Reply To: Post on Nirōdha and Vaya


Tobias questions:

1. In that post under #4 the word nirodha is explained: “…Nirōdha comes from nir+udaya, where “nir” means stop and “udaya” means “arise”. Thus nirōdha means to stop something from arising. …”
– Waharaka Thero explains it differently as “to stop rounding behind something, stopping the rotation of the cycle”. It is the opposite of “rodha”. I think this is the better explanation. Any thoughts?

Both usages for “nirodha” as “to stop something from arising” AND “stopping the rotation of the cycle” are correct. Which meaning is more applicable depends on the context.

A. As explained in #4 of “Nirōdha and Vaya – Two Different Concepts“, Nirōdha comes from “nir”+”udaya”, where “nir” means stop and “udaya” means “arise”. Thus nirōdha means stop something from arising.
– Particularly in Paticca Samuppada steps, this meaning is more applicable in the reverse of the steps. There we have for example, “bhava paccaya jati” step, and to stop jati from arising one needs to stop bhava, i.e., “bhava nirodha jati nirodho.”

B. In the stopping of the “cycle of rebirth”, nirodha is used to indicate the “stopping of that perpetual cycle”.
– This is explained in #13 of “Nibbāna – Is it Difficult to Understand?

The Sinhala wording for what you stated above is, “නියරෝධ කරනවා කියන්යන් රවුේ හන එක නතර කරනවා. ඊට පස්යස් ඒක රවුම් හන්යන් නෑ. අන්න නතර වුනා.” (Thanks to Janith Fernando for sending me the Sinhala transcript; that made it much easier).
– It could be translated in the given context as, “nirodha means to stop going around in the rebirth cycle. When one stops acting with avijja, that stops the rebirth cycle. That is nirodha.”

Many key Pali words like anicca and anatta have similarly several meanings that are inter-related. For example, anatta can mean “without refuge” AND “without essence”.

2. Tobias starting line should read, “Also on page 7 of Waharaka Thero discourse No. 6..”
The Sinhala version of what Tobias quoted is: “යම් ධර්මයක් “සාං” තහවේ “සාං + උදය – සමුදය” සාං කියන්තන් යමක් එක්වීම, ස ස් වීම. උදාපවනවා නම්, සකස් පවමින් උදාපවනවා නම්, “සබ් ං තං” – ඒ සියල්ලම “නිතරෝධ ධම්මාං” – රවුම් ෙහන්න වටින ඒවො තනතමයි! “නැතිතවන සුලුයි” කිවුතවොේ වැරදියි!”

I would translate that as “…‘Sañ’+ udaya = Samudaya’. ‘Sañ’ means incorporation or adding. If something X arises due to Y, then X can be stopped from arising by stopping Y. Everything in the world (‘sabbam tam’) arise due to avijja. Therefore, everything can be stopped from arising, they are all ‘nirodha dhammam’, not worthy of pursuing. If we just say ‘nirodha dhammam’ means perishable, that is wrong. because that only refers to the decay and destruction of EXISTING THINGS..”
– That refers to the fueling of the samsaric journey with avijja. The Paticca Samuppada cycle starts with “avijja paccaya sankhara” and ends with “jati paccaya jara, marana, ..and the whole mass of suffering.” Everything that arises will decay and vanish at some point, but the rebirth cycle will continue with another bhava and jati. It is only when avijja is REMOVED (stopped from arising), that the rebirth process will come to an end.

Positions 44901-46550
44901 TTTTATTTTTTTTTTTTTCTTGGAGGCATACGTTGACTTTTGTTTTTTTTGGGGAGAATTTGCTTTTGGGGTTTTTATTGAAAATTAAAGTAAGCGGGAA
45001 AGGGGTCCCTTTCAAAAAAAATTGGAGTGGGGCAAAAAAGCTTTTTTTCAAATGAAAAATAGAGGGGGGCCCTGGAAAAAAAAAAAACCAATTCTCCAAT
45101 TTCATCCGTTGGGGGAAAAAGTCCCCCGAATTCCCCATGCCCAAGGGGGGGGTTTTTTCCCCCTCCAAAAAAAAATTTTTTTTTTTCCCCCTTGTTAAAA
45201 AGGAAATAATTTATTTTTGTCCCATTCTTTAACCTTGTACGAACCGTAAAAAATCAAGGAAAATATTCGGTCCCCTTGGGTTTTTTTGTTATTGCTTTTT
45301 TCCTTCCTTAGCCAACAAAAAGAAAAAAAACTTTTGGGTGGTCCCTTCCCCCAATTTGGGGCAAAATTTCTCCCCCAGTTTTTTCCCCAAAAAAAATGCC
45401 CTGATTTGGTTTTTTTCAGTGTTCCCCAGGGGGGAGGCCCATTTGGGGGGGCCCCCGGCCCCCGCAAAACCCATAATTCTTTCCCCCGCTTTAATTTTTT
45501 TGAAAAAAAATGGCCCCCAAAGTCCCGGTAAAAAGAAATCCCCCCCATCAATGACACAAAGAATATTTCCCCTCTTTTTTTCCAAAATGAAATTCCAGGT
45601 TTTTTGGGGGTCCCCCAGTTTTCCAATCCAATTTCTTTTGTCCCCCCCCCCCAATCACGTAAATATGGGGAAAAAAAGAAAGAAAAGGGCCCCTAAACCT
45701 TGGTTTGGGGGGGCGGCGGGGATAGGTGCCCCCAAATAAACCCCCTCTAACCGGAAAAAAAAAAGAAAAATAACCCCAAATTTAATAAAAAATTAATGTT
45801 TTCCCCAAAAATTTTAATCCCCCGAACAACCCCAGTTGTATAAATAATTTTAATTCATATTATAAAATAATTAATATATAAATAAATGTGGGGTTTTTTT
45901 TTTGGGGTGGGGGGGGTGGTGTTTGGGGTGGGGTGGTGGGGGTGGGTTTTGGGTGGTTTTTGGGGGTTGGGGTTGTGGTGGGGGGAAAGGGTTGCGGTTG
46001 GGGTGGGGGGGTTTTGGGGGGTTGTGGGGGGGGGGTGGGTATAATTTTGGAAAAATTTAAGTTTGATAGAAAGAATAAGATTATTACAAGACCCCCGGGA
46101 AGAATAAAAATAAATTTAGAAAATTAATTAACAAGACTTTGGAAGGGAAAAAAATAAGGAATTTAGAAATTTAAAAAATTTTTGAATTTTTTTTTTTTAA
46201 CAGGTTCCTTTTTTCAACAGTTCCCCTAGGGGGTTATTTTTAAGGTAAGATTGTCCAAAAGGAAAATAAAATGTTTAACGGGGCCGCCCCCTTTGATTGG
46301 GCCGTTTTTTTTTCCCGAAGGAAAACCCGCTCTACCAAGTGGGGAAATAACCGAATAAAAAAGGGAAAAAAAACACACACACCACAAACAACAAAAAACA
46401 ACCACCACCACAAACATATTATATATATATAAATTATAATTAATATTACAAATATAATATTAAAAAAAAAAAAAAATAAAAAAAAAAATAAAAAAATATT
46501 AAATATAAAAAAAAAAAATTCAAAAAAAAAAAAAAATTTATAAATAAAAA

3. Again this refers to discourse #6.

Your question comes up because the term “exists” may be interpreted by different people in different ways. Let me try to explain it this way.

The “eternalists” believe that a “soul” exists. That means a permanent existence.
– The “materialists” believe that a “soul” does not exist, i.e., there is no permanent entity to be called “me” that will go on living forever in one form or another. In this case, there is not even a rebirth process. The death of the physical body is the END.

The Buddha said both are wrong.

So, I would translate that portion that you quoted as following:
“…As the meaning of this phrase, we have been taught that, if some phenomena arise, all those are perishable. Whatever arisen, will decay and perish. That’s how it has been clarified (for nirodha). But that is not nirodha.
Existent is one extreme, nonexistent is the other extreme. Association with either of the extremes, will not facilitate enlightenment.
We do not take it as “someone exists”. That could mean existence forever. ‘Samudaya’ means arising, arising of “a person” for example. When that person dies, “another living-being” will arise due to causes created by that person. If we take it as something existent, that would lean towards eternalism. Something existent would mean something existing eternally. These are things that are forming out of causality. That process can be stopped by removing avijja. …”

In other words, there is a continuance of life after death. But that should not be called eternal life.
– As we discussed above, that process can be stopped. It is COMPLETELY stopped when Arahanthood is attained and that Arahant’s physical body dies (i.e., Parinibbana.) That is nirodha.
– But until that happens, there is existence in some form (in the 31 realms).

It is not easy to express these concepts in words. But as we read more and more, we should be able to grasp the key ideas. As I explained, some words have different (but related) meanings.